The 1980s are often referred to as the decade taste forgot. We started wondering whether this adage applied to our reading habits? Here are the ten bestselling books in the United States for the year 1983*. Some of the titles have definitely stood the test of time, while others are starting to show their age (and their shoulder pads).
10. The Lonesome Gods by Louis L’Amour
9. Hollywood Wives by Jackie Collins
Before there was ‘Real Housewives’ there was Hollywood Wives, a story of a group of women associated with the film industry ‘ranging all the way from long-time talent agents and screenwriters to vivacious screen vixens and young, innocent newcomers.’ Hollywood Wives was Jackie Collins’ ninth novel and sold over 15 million copies worldwide.
8. White Gold Wielder by Stephen R. Donaldson
White Gold Wielder is the last book of the second trilogy of fantasy series The Chronicles of Thomas Covenant (there are ten books in the series in all). Alex Klapwald, Director of Production at Stephen R. Donaldson’s publisher, said of the series ‘These books have never received the recognition they deserve. It’s one of the most powerful and complex fantasy trilogies since Lord of the Rings, but Donaldson is not just another Tolkien wannabe.’
7. The Name of the Rose by Umberto Eco
This historical murder mystery set in an monastery in 1327 was originally published in Italian in 1980. It was Umberto Eco’s first novel and it is the only book not originally written in English to make the list. The book was adapted into a film in 1986 starring Sean Connery and Christian Slater.
6. Changes by Danielle Steel
Danielle Steel is the fourth bestselling author of all time, with worldwide sales of her novels estimated to be as high as 800 million copies. In Changes, top TV anchorwoman Melanie Adams has given up on love after a failed marriage. That is, until she meets famous heart surgeon Peter Hallam. This is classic Danielle Steel fare and it’s clearly a formula that works for her.
5. Christine by Stephen King
Stephen King himself described Christine has ‘Happy Days gone mad’. It’s a story only King could write: nerdy teen Arnie Cunningham buys an old 1958 Plymoth Fury which turns out to be possessed by supernatural forces. Despite receiving many critical reviews upon publication, Christine sold over 300,000 copies in 1983 alone.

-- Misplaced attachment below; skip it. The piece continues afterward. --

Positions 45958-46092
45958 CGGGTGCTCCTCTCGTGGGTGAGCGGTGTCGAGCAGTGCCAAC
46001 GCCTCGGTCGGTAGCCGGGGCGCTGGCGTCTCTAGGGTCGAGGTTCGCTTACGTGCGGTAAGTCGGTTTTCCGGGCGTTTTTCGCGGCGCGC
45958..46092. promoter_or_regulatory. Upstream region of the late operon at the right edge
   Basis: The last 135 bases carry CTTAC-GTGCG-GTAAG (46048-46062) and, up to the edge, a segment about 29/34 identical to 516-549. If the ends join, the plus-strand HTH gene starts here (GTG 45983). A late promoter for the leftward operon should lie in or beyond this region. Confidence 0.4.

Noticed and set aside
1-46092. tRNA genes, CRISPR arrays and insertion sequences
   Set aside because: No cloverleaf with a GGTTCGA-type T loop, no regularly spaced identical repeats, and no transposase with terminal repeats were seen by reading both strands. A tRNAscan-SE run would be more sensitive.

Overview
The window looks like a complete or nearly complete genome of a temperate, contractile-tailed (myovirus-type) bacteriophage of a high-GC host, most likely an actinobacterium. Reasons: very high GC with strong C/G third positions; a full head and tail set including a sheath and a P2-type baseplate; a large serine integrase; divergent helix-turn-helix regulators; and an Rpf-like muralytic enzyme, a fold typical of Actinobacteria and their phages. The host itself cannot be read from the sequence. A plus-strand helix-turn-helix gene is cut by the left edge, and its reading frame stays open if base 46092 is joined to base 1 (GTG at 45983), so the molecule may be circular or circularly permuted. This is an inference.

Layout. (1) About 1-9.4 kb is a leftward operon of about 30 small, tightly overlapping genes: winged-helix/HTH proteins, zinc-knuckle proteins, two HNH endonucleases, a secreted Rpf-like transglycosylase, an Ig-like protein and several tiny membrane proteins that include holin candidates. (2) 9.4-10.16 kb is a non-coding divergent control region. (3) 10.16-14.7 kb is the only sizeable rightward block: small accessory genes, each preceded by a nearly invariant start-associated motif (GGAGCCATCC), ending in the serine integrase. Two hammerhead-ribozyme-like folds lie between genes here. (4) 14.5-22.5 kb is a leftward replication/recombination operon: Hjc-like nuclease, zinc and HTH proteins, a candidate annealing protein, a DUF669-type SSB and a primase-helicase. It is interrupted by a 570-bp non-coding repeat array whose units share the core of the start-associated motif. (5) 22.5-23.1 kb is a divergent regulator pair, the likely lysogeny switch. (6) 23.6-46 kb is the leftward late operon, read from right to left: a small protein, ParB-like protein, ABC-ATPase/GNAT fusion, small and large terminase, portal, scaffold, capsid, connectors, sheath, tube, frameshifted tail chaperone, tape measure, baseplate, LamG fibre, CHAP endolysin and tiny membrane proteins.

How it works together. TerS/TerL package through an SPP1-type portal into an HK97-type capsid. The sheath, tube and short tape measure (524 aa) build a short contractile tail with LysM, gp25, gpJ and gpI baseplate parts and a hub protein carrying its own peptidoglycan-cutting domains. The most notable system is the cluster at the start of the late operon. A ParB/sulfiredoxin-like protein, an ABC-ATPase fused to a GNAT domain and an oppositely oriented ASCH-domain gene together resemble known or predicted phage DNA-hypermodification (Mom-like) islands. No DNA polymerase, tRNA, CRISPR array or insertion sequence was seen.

4. The Little Drummer Girl by John le Carré
Writing in the New York Times praising this genre-busting novel, William F. Buckley wrote ‘The Little Drummer Girl is about spies as Madame Bovary is about adultery or Crime and Punishment about crime.’ The story follows the manipulations of Martin Kurtz, an Israeli spymaster who recruits a young British actress in order to track down a Palestinian terrorist.
3. Pet Sematary by Stephen King
Stephen King originally did not submit the Pet Sematary manuscript to his publisher, feeling he had gone too far with his subject matter. In the introduction to the 1988 British edition, King wrote ‘Put simply, I was horrified by what I had written, and the conclusions I’d drawn.’ The story was inspired by a real pet cemetery (complete with a handmade sign bearing the name ‘Pet Sematary’) that King discovered while he was a writer-in-residence at the University of Maine.
2. Poland by James A. Michener
James A. Michener (1907–1997) began his writing career during World War II when he was serving as a Lieutenant in the US Navy. He went on to write 40 novels, many of the sweeping family sagas, Poland included. This, his fifteenth novel, follows ‘the trials and tribulations’ of three Polish families over 800 years, ending in the then-present day (1981).
1. Return of the Jedi by James Kahn
James Kahn’s novelisation of the Return of the Jedi was a phenomenal success from the moment in hit bookshop shelves in mid-May 1983. It simultaneously held the number one places on the New York Times’ hardcover and paperback bestseller lists (a first) and by mid-June it had already been reprinted 11 times. The first Star Wars novelisation was actually released before the first film. The book, ghostwritten by Alan Dean Foster but credited to George Lucas, was released in November 1976, with the film opening in cinemas in May 1977.* Data Source: Publishers Weekly